President Cyril Ramaphosa and his party, the African National Congress (ANC), have won reelection in South Africa, maintaining its control of government.
The ANC, which has led South Africa’s government since the fall of apartheid in 1994, was expected to prevail in these elections. But corruption and the country’s stagnant economy tested the party’s standing. In the end, it won slightly more than 57 percent of the vote — the first time in 25 years the party has failed to win at least 60 percent in national elections.
Even though the ANC still has no serious challengers — the main opposition party, the Democratic Alliance, came in second place with just 20 percent of the vote — its dip in support is notable.
The ANC is unique in politics because of its history as the party of liberation in South Africa. The majority of black voters identify with the party, and it has dominated the political landscape since South Africa became a full democracy in 1994.
Yet the election indicates that a least a share of voters — which likely includes black South African voters — may be losing some trust in the ANC.
The ANC won, but Ramaphosa has tough challenges on corruption and the economy
South Africa’s 2019 election shaped up to be a referendum on Ramaphosa’s promise to clean up the government and his party, and deliver a “new dawn” for the country.
The 66-year-old leader came to power in February 2018 after the scandal-plagued former President Jacob Zuma was forced to resign.
Ramaphosa himself remains fairly popular, and campaigned on the anti-corruption message that he first embraced when he took office in 2018. That may have helped limit ANC’s losses, as South African voters appeared willing to give Ramaphosa a full five-year term to make good on his reform efforts.
But he will face challenges in his new term on the major issues for voters: that anti-corruption push and the economy.
ANC officials tainted by scandals remain in government, and some officials within the ANC are less enthusiastic about his reforms. The damage done to institutions by his predecessor, Zuma, won’t be easily fixed.
South Africa’s economy is also struggling, and Ramaphosa has promised to tackle its current challenges. The unemployment rate is currently 27 percent, and it’s one of the world’s most unequal countries: White South Africans, who make up less than a tenth of the population, still control most of the country’s wealth.
Voters were willing to give Ramaphosa and the ANC another chance to tackle corruption and the economy. But, as experts pointed out, voters — especially younger voters — may have limited patience.
Kealeboga Maphunye, chair of the department of political sciences at the University of South Africa, told me on Wednesday that South Africa’s younger generation, which grew up after apartheid ended in 1994, is more likely to vote “with a sense of caution and concern” not quite shared by the older generation, which lived through the struggle for liberation and are deeply connected to the ANC.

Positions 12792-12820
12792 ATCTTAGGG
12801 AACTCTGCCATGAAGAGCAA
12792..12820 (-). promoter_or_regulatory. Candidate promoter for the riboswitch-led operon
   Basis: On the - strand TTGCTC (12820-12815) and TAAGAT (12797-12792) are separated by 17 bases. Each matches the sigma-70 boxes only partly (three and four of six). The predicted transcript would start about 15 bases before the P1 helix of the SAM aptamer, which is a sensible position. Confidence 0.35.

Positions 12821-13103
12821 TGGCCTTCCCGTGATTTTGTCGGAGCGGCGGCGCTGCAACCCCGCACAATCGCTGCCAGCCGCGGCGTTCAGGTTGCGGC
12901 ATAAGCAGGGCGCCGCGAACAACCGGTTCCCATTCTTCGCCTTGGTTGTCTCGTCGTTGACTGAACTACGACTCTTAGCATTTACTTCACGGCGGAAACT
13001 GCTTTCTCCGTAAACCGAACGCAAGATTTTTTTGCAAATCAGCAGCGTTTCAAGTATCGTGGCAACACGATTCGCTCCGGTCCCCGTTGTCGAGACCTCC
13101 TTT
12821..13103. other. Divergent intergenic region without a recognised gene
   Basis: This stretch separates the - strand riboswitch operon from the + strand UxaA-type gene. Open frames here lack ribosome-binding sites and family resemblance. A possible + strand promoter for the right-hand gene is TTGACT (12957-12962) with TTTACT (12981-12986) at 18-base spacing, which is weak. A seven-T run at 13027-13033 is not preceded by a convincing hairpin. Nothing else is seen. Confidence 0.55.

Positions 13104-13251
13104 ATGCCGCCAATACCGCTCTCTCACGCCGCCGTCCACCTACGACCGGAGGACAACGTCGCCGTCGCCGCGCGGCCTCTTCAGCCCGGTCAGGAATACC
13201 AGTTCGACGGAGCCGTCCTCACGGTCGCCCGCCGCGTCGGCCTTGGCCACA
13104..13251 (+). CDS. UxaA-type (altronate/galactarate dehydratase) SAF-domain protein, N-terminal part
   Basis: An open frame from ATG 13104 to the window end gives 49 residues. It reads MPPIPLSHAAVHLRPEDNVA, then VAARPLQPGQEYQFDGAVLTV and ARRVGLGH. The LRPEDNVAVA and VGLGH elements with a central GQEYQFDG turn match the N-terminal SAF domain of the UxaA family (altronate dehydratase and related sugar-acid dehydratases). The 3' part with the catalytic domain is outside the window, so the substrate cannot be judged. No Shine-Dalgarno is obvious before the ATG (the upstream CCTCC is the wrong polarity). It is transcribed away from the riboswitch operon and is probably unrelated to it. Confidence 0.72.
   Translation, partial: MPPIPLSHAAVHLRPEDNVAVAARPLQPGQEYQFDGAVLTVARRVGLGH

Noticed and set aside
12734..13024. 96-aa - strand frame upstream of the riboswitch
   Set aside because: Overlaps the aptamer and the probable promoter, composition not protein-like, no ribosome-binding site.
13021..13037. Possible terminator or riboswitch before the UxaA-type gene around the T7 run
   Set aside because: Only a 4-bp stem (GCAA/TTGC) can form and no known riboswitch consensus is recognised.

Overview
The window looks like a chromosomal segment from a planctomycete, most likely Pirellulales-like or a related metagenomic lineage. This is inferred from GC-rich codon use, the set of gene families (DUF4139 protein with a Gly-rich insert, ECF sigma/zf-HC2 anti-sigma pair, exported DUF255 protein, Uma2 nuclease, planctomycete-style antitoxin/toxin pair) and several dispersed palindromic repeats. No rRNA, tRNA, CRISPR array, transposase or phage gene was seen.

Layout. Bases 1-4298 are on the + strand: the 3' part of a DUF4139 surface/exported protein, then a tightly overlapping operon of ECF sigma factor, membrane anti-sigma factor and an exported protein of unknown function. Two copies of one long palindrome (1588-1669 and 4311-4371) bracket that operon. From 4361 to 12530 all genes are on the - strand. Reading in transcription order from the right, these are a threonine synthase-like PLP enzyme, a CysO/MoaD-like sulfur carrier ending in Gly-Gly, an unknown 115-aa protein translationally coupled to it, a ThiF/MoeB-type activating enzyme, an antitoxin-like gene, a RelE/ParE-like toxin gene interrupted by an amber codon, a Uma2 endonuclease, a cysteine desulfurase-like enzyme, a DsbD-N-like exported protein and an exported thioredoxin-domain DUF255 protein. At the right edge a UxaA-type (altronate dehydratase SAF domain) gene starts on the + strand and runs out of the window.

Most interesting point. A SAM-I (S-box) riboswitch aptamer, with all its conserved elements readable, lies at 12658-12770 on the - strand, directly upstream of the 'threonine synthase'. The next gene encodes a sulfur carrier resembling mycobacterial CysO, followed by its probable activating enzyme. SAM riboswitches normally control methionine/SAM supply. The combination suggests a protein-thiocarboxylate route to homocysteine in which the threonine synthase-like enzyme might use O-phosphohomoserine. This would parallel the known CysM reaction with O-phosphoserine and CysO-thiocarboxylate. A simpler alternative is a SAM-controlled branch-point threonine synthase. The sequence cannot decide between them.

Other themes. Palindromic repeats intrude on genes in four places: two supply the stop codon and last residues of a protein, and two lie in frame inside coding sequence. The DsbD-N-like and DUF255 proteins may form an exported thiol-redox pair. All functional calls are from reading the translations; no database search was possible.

These younger voters, Maphunye said, “are not so optimistic that the future looks bright, that the ANC will deliver the goods.”
The ANC doesn’t face any significant challenge to its power. But these next five years will be a test.
The ANC continues to dominate politics, and the results were mixed for the opposition party and smaller parties that also sought seats in South Africa’s National Assembly.
Ahead of the election, the radical Economic Freedom Fighters, or EFF, tried to capitalize on some of the disillusionment with the ANC. It embraced a far-left platform of state control of the economy and revolutionary rhetoric, and it has managed to push the ANC left on economic issues, including the thorny issue of land reform.
The EFF won a little more than 10 percent of the vote, That’s a big jump from its first national election (6.35 percent), but its 2019 showing fell short of some predictions.
The main opposition party, the Democratic Alliance (DA), won more than 20 percent of the vote, a decrease from 2014. The DA made big gains in local elections in 2016 under the leadership of Mmusi Maimane, the party’s first black leader, who took charge in 2015. But the party still has an image of mostly attracting liberal white voters, and though it’s changing, internal squabbles over that transformation have hampered the party.
But the DA may have also lost votes to a right-wing, conservative, and mainly white party called the Freedom Fighters Plus (FF+), which received about 2 percent of the vote. The party more than doubled its support since the last election.
Support for the FF+ likely grew over the issue of land reform in South Africa — programs that would redistribute land owned by the white minority, which many see as critical to remedying South Africa’s economic disparities. The issue has become a pet cause for the alt-right worldwide, and FF+’s small surge mirrors the rise of the right-wing in other countries in Europe and elsewhere.
These smaller parties, like the EFF on the left, or FF+ on the right, are influencing South Africa’s political landscape, at least for now. But the ANC remains strongly in power — though the next five years will be a test for it, and its leader, Ramaphosa.